The talk of genera comprehending species and species not comprehending genera bugs me. As I understand it, the comprehension of a genus or species is what it means; the extension of a genus or species is the collection of beings of which it is predicated. The comprehension of man is wider than that of animal because it takes the comprehension of animal and adds rational to it; whereas the extension of man is narrower than that of animal because all men are animals but not all animals are men.

That latter appears to be what Porphyry is saying, or in other words, that animal includes man, and other species, but man doesn’t include animal in the same way. But I don’t see that this use of “comprehend” aligns with the description I’ve just given.

Isagoge: Chapter 7 — Of the Community and Distinction of Genus and Difference

Sunday, January 11th, 2009

I confess, I’ve been bogging down in Porphyry, not because he’s hard as because he’s dull; and I’ve been spending time on other books. But I want to finish the things I start, especially in this arena, so once more into the breach!

So: Genus and Difference, compare and contrast. Let’s go.

It is common to genus and difference to be comprehensive of species, for difference also comprehends species, though not all such as the genera; for rational, though, it does not comprehend irrational, as animal does, yet it comprehends man and divinity, which are species. Whatever things also are predicated of genus as genus, are predicated of the species under it, and whatever are predicated of difference as difference, will be also of the species formed from it.

Discounting the species “divinity”, as we’ve had to do in the previous parts of the Isagoge, this is straightforward. All species of animal are animals; all species rational beings are rational. Thus, genus and difference both comprehend species. Given that a species is the combination of a genus and a difference, this only makes sense.

When we say that they both comprehend species, what does that mean?

For animal being a genus, substance is predicated of it as of a genus, also animated, and sensible, but these are predicated of all the species under animal, as far as to individuals. As moreover, rational is difference, the use of reason is predicated of it, as of difference, yet the use of reason will not be predicated of rational only, but also of the species under rational.

Simply, I can predicate animal of all animal species; I can predicate rational of all rational species.

This too is common, that when genus or difference is subverted, the things under them are also subverted, for as when animal is not, horse is not, nor man, thus also, when rational is not, there will be no animal which uses reason.

Right. If I can’t predicate animal of a being, I can’t predicate any animal species of it; and if I can’t predicate rational of a being, I can’t predicate any rational species of it.

So, now, what are the differences?

Now, it is the property of genus to be predicated of more things than difference, species, property, and accident are, for animal (is predicated) of man and horse, bird and snake, but quadruped of animals alone, which have four feet; again, man of individuals alone, and capacity of neighing of horse alone, and of particulars. Likewise, accident of fewer things: yet we must assume the differences by which the genus is divided, not those which complete, but which divide the essence of genus.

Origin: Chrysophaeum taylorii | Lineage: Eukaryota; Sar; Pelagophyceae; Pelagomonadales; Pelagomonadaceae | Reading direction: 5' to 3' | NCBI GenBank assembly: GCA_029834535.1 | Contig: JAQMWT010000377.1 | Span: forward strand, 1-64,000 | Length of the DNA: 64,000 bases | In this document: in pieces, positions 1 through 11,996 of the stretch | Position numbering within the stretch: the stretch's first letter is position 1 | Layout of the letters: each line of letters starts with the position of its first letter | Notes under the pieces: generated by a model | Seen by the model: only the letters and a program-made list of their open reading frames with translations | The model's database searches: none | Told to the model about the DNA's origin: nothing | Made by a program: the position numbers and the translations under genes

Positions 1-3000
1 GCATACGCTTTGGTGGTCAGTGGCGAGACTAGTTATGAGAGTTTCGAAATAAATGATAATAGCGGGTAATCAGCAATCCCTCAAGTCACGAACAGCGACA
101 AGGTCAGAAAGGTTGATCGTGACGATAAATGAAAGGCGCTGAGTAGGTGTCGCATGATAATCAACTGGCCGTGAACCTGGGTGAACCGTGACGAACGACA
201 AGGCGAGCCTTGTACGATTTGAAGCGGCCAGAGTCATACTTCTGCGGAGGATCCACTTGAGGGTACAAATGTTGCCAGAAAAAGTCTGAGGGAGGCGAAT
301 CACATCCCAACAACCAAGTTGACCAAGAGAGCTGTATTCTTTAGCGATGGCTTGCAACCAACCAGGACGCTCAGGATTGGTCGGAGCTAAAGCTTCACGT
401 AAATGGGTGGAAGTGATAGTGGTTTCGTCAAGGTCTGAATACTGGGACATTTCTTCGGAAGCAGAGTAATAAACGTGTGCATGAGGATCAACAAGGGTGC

Genus is predicated of more things than difference–than any difference within that genus, anyway. (A genus like animal is simply a species defined by the parent genus and difference, e.g., animate body; and so the difference animate will have the same extension as animal. But the extension of rational is clearly much less than the extension of animal. The same is true of species, property, and accident.

Moreover, genus comprehends difference in capacity, for of animal one kind is rational, but another irrational, but differences do not comprehend genera. Besides, genera are prior to the differences under them, wherefore they subvert them, but are not co-subverted with them. For animal being subverted, rational and irrational are co-subverted, but differences no longer co-subvert genus, for even if all of them should be subverted, yet we may form a conception of animated, sensible substance, which is animal.

The genus comprehends all of the differences within it, that is, all of them include the genus within their meaning; but none of the differences comprehend the entire genus. And if I should say, this being is not a member of this genus, then I’ve said that none of the differences in this genus can be predicated of it, but not the other way around. The genus still has meaning and can be conceived of, even in all of the differences which apply to it are denied.

Yet more, genus is predicated in reference to what a thing is, but difference in reference to what kind of a thing it is, as was observed before; besides there is one genus according to every species; e. g. of man, animal (is the genus), but there are many differences, as rational, mortal, capable of intellect and science, by which he differs from other animals. Genus also is similar to matter, but difference to form: however since there are other things common and peculiar to genus and difference, these will suffice.

Here, he seems to be using difference in the wider sense, not merely as the specific difference.

How useful it is to know any of the above is, I can’t say.

Maritain’s Introduction to Philosophy

Wednesday, January 7th, 2009

I’ve posted an (extremely brief) review of Jacques Maritain’s Introduction to Philosophy over at my other blog.